7. An electric fuel pump as claimed in claim 5, wherein the angles of the inner side wall of the arcuate belt-shaped pump chamber disposed in said pump casing and the angle of at least one of the abrupt side walls of said abutment relief portion and said gap portion in the vicinity of said fuel suction port are the same.
8. An electric fuel pump as claimed in claim 1, wherein said abrupt side wall forms an angle of 90-135 with respect to a bottom surface of said abutment relief portion.
9. An electric fuel pump as claimed in claim 4, wherein the inner circumference of said gap in the vicinity of said fuel section port has a configuration such that, in the direction of rotation of said impeller, the radius from the rotational center of said impeller gradually increases and that an abrupt side wall is provided at the end portion of the inner circumferential side of said gap in the vicinity of said fuel section port.
Description
BACKGROUND OF THE INVENTION

This invention relates to an electric fuel pump in which the fuel pump and the fuel filter disposed within a fuel tank of a vehicle or the like are arranged in an integral structure.

FIG. 14 is a side view showing partly in section a conventional electric fuel pump disclosed in U.S. Pat. No. 5,391,062. FIG. 15 is a sectional view taken along line XV--XV of FIG. 14. FIG. 16 is a sectional view taken along line XVI--XVI of FIG. 15. FIG. 17 is a plan view showing a pump cover to which no abutment relief portion is provided.

In the figures 1 is an impeller of a disc-shape having formed in its outer peripheral portion a plurality of vane groove portions 1a extending in radial direction, 2 is a pump cover having a sliding surface 2a opposing to one side surface 1b of the impeller 1 with a small gap therebetween and supporting the impeller 1, 3 is a pump base having a sliding surface 3a opposing to the other side surface 1c of the impeller 1 with a small gap therebetween and supporting the impeller 1. 4 is a pump chamber of an arcuate belt shape extending along the outer peripheral portion of the impeller 1 at the outer side of the sliding surface 2a of the pump cover 2 and the sliding surface 3a of the pump base 3, and 4a is an inner side wall of the inner and the outer sides of the pump chamber 4. 5 is a fuel suction port disposed to the side of the pump cover 2 and 6 is a pump chamber outlet disposed to the side of the pump base 3. It is to be noted that pump casing 7 is composed of the pump cover 2, the pump base 3, the pump chamber 4, the fuel suction port 5 and the pump chamber outlet 6.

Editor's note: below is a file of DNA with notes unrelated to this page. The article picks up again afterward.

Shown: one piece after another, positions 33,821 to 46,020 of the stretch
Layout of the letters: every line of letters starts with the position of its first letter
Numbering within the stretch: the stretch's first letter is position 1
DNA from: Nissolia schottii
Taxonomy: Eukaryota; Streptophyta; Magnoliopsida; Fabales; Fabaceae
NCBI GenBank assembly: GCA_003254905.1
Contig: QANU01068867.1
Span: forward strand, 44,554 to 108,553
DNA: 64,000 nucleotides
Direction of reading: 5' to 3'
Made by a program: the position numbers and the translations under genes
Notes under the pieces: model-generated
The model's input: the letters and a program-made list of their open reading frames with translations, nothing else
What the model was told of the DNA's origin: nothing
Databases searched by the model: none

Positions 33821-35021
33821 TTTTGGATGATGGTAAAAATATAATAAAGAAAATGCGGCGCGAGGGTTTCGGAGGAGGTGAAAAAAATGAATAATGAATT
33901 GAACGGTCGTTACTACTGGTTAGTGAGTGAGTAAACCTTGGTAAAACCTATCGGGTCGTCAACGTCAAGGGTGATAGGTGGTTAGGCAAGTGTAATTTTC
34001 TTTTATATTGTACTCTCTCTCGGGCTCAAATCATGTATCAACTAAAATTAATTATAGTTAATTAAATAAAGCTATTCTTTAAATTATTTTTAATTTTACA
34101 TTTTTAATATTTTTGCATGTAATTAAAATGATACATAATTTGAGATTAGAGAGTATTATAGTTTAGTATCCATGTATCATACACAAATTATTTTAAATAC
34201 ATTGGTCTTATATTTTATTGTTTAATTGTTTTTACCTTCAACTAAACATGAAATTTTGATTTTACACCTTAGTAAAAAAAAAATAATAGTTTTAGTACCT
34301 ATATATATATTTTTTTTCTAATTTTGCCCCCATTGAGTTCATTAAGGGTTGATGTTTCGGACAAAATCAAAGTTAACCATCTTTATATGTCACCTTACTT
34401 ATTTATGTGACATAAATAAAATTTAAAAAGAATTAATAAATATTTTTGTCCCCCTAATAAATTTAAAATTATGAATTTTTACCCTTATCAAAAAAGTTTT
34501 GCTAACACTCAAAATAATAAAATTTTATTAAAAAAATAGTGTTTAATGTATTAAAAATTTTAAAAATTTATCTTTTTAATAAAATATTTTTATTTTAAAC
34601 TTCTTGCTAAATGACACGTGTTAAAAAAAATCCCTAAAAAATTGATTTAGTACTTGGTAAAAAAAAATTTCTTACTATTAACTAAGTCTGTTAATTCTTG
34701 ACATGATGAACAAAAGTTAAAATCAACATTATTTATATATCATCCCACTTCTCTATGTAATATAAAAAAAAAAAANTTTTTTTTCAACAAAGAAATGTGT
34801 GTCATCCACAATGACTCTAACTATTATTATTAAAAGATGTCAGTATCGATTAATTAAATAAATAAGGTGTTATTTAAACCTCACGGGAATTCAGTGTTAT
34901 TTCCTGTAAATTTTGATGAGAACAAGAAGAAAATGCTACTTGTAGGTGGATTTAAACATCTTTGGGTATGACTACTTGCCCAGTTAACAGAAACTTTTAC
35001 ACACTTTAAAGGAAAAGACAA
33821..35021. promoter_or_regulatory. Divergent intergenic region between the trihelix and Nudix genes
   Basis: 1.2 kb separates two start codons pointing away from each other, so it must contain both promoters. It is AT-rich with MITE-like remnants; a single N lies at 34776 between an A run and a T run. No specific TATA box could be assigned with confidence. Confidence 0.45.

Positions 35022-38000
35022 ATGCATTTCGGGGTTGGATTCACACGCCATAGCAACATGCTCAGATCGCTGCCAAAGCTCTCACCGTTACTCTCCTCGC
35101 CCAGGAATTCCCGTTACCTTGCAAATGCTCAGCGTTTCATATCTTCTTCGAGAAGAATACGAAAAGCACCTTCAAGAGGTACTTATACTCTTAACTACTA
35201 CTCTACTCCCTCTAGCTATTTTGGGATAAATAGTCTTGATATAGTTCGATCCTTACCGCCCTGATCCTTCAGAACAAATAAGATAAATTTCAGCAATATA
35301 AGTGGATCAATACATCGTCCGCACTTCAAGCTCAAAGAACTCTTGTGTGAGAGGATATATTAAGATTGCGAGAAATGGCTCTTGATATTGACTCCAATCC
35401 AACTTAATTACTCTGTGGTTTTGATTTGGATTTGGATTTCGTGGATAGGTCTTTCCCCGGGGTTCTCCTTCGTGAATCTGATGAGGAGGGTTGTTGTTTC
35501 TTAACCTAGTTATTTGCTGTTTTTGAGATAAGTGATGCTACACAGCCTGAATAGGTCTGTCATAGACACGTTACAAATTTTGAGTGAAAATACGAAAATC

Also, as shown in FIGS. 15 and 16, a gap larger than the small gap defined in connection with the impeller 1 is provided in the inner circumferential side of the pump chamber 4 in the vicinity of the side 6a opposite to the pump chamber outlet 6 of the sliding surface 2a of the pump cover 2 as an abutment relief portion 2b with respect to the impeller 1, the end portion of the abutment relief portion 2b has a tapered portion 2c of a very gentle slope. In one embodiment, the angle θ (shown in FIG. 16) of the tapered portion 2c is about 168. 8 shown in FIG. 14 is a motor shaft to which the impeller 1 is fitted, 9 is an armature and 10 is a magnet. 11 is a cylindrical housing or an outer sheath which mounts the magnet 10 and to which the pump casing 7 is fitted thereon. It is to be noted that a motor portion 12 is composed of the motor shaft 8, the armature 9, the magnet 10 and the housing 11. 13 is a motor chamber of the motor portion 12 and 14 is a fuel discharge port.

In the conventional electric fuel pump having the above-explained structure, when the motor portion 12 is operated, the impeller 1 rotates to suck the fuel (not shown) from the fuel suction port 5, the sucked fuel being pressure-increased in the pump chamber 4, introduced through the pump chamber outlet 6 into the motor chamber 13 and discharged to the outside through the fuel discharge port 14.